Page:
Heartbleed causes heartache

The latest and scariest news in security is the “Heartbleed” bug. This evocative name comes from the fact that there is a buffer overread flaw in the implementation of the “heartbeat” extension to TLS that leaks information, potentially including usernames, passwords, secret keys and other communications. This serious flaw has been present in OpenSSL, a very popular open source implementation of the protocol used to secure the internet, for years.

 

In the coming weeks, we’ll be thinking a lot about how this could be avoided. This type of flaw, a failure to check boundaries during buffer reads and writes, is one of the oldest in the industry. These issues are incredibly challenging to detect manually and highlight the value of  a secure development lifecycle. Particularly in security sensitive code, we need to recognize that a rigorous process, using automated tools and manual review, is necessary. Furthermore, we need to pay more attention to open source components in our applications – as we spend more time and effort on secure development in enterprise software, we can’t neglect the growing part of our infrastructure that relies on these efforts.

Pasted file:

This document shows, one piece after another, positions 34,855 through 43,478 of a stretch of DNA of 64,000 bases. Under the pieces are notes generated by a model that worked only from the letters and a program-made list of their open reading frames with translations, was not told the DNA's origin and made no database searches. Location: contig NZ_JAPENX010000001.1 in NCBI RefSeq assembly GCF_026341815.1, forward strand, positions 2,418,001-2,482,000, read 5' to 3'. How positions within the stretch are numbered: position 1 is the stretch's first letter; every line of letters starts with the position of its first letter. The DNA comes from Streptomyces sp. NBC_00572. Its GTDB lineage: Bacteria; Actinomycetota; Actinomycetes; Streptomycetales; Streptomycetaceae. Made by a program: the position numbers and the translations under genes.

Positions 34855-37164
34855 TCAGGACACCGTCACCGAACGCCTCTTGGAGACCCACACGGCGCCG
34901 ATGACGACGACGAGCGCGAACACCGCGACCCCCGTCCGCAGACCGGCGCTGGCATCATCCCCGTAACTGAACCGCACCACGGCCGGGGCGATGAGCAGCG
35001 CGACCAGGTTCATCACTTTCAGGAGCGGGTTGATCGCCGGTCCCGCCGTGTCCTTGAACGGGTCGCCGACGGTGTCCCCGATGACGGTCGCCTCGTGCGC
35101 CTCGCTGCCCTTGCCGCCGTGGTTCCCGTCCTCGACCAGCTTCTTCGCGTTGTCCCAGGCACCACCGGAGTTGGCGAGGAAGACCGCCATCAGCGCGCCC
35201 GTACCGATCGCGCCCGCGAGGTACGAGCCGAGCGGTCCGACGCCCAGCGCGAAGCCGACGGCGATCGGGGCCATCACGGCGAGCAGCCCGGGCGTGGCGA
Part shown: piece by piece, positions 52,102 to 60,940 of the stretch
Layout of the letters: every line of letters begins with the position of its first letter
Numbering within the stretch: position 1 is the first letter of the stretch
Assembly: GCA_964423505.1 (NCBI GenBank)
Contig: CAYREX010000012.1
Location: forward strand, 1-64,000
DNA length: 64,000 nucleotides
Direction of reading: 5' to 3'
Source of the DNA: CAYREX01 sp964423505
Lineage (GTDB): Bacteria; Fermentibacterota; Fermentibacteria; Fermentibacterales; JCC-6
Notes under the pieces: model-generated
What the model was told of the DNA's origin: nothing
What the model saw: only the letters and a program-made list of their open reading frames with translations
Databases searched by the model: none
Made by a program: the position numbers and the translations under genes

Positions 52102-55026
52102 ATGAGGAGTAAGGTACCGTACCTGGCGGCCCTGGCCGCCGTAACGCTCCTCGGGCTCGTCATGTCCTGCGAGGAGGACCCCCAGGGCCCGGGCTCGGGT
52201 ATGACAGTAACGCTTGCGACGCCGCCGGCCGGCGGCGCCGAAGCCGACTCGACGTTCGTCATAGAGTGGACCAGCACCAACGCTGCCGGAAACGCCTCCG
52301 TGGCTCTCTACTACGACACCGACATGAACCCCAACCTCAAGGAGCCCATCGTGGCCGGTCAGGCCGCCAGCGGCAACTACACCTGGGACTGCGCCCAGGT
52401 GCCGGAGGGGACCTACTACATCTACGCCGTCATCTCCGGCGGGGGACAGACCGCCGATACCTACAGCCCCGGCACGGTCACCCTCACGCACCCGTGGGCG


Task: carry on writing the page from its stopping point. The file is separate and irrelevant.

Finally, we need to pay attention to human factors. In the wake of all of the news reports of what is an extremely technical problem, a lot of people are going to want to make sure they do the right thing. For those responsible for potentially vulnerable servers, there is a lot of guidance out thereBut let us remember how confusing this can be for users.  This news provides an  opportunity for attackers to pray on their fears. One facetious example I’ve already seen is a website offering to check if your private key is secure. I fully expect to see emails in the coming weeks inviting me to update my password with my financial institutions and favorite ecommerce sites. Two guidelines I plan to follow: 1) Do not follow links from emails, use the usual bookmarks, links or URLs to ensure you are navigating to the correct site. 2) Do not update your credentials until the site has been patched. The latter is the more  challenging (there is a site that will check URLs), but I hope sites will be open about addressing this critical issue.

Tags: OpenSSL
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